Rights & Money

We May Be Facing a Crisis in Senior Housing

Boomers on a fixed income may find that they can’t find a place to rent.


By Katrina Caruso

More seniors, not enough senior housing, and rising rents—a combination that could mean a housing crisis for Canada’s boomers, according to a recent report from the credit-rating agency DBRS.

The report points to Statistics Canada figures that show more and more people entering their senior years in Canada: according to the 2016 census, the number of seniors now exceeds the number of Canadians aged 14 or younger. The demand for housing in retirement homes and for senior housing is growing, but, the report says, supply has not yet caught up: Canada saw an almost 22% increase in the senior population between 2006 and 2016, while the supply of senior housing grew at a rate less than half that. By 2036, the population of seniors is expected to have doubled.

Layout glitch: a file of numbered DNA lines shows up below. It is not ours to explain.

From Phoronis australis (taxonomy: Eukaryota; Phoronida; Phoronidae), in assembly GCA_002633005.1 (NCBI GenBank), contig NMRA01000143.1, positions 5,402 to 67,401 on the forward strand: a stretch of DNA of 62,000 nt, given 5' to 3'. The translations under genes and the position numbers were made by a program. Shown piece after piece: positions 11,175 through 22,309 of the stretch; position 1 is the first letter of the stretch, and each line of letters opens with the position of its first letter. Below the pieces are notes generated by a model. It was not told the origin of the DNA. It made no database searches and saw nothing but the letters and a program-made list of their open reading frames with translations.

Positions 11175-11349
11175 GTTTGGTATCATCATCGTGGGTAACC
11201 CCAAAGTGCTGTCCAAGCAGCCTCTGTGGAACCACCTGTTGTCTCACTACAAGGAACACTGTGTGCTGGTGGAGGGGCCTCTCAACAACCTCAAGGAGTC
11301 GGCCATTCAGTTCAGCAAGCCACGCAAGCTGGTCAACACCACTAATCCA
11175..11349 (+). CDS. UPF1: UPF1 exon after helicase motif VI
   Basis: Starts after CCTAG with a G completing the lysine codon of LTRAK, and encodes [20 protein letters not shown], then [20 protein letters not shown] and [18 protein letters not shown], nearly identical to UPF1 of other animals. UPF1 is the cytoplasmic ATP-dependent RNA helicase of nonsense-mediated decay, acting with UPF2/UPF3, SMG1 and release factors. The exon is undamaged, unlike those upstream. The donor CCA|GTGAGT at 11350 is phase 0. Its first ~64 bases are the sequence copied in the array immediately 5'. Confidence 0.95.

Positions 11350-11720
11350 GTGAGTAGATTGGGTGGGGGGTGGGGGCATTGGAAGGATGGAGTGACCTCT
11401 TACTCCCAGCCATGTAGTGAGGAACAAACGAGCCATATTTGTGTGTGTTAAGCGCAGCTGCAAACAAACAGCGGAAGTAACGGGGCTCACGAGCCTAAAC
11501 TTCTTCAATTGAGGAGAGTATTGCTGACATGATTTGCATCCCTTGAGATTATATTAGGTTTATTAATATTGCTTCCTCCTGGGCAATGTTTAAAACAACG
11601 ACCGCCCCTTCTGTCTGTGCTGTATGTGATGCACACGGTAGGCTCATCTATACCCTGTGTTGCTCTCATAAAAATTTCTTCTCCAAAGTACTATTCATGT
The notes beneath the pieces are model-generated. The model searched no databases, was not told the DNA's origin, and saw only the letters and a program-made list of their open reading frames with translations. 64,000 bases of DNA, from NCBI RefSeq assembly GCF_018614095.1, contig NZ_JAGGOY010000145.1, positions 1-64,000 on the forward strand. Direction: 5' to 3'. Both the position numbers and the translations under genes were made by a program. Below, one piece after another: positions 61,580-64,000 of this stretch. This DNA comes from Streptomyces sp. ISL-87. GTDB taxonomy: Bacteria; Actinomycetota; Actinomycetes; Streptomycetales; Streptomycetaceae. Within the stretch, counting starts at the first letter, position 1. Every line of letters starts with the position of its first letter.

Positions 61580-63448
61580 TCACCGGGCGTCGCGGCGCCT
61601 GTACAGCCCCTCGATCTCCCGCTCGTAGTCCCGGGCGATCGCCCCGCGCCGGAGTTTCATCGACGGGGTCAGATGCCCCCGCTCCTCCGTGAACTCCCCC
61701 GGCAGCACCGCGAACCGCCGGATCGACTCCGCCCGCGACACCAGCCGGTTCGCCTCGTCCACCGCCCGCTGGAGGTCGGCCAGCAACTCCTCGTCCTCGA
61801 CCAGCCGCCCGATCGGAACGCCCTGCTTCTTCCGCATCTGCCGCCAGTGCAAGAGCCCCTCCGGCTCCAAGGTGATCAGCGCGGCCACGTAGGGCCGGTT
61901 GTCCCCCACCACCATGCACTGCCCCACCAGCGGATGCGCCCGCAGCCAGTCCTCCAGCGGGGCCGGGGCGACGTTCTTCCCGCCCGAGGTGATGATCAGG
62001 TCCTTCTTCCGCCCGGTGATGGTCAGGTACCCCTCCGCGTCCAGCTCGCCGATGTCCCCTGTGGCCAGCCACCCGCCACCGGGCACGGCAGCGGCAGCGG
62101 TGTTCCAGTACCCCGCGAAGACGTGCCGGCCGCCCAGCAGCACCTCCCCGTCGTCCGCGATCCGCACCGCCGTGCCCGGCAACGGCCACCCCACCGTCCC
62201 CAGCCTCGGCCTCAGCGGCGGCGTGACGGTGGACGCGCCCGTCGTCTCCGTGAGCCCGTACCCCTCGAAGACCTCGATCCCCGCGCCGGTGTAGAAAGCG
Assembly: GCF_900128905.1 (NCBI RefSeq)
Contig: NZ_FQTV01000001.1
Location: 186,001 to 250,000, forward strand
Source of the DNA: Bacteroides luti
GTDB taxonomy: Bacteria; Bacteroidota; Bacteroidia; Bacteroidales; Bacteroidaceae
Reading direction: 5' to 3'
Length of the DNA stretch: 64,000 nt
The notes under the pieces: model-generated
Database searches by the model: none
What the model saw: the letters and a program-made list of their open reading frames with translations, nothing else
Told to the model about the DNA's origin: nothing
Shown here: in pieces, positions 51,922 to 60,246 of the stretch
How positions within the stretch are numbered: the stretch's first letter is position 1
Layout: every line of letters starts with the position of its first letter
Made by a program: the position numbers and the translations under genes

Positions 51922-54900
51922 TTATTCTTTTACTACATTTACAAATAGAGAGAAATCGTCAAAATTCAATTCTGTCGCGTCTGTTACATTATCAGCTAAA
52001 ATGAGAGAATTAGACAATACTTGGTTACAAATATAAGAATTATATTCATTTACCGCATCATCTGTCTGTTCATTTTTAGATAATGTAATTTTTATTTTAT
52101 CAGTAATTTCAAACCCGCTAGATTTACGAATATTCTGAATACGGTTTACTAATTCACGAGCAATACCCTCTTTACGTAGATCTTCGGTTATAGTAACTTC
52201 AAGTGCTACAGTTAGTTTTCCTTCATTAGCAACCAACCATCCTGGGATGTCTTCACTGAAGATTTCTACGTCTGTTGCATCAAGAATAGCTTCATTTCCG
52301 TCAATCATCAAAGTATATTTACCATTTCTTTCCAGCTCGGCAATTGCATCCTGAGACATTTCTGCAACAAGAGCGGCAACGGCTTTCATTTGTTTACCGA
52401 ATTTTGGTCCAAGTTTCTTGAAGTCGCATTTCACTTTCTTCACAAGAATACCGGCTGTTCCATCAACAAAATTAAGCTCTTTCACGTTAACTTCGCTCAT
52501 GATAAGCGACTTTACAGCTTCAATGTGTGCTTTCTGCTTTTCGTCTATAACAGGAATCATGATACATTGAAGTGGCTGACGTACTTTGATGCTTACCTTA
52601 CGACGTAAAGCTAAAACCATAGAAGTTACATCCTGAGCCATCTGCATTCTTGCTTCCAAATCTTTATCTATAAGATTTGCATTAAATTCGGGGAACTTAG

Even now vacancy rates are low, and high demand plus low supply means that prices for housing are expected to continue to rise—an equation that doesn’t bode well for retirees who rely on a fixed income.

The cost of renting space in a retirement home is already high. While the average rent in Canada is $1,206 a month, housing for seniors costs much more than that. At its lowest, in Quebec, the average rent in a seniors home is $1,678 a month, and in Ontario, which has the highest costs, the average is a massive $3,526 monthly. From 2013 to 2017, rates rose 4.7% for senior residences.

DBRS anticipates that this crisis will most likely affect the rest of the housing market, as retirees will be less inclined to move out of their current homes, reducing the number of homes on the resale market.

The report suggests that the supply and demand will make new housing developments an attractive option for investors—which might help ease the squeeze—although senior housing is heavily regulated and it can therefore take longer to built a residence than to complete a regular housing project.


Photo: iStock/oneinchpunch.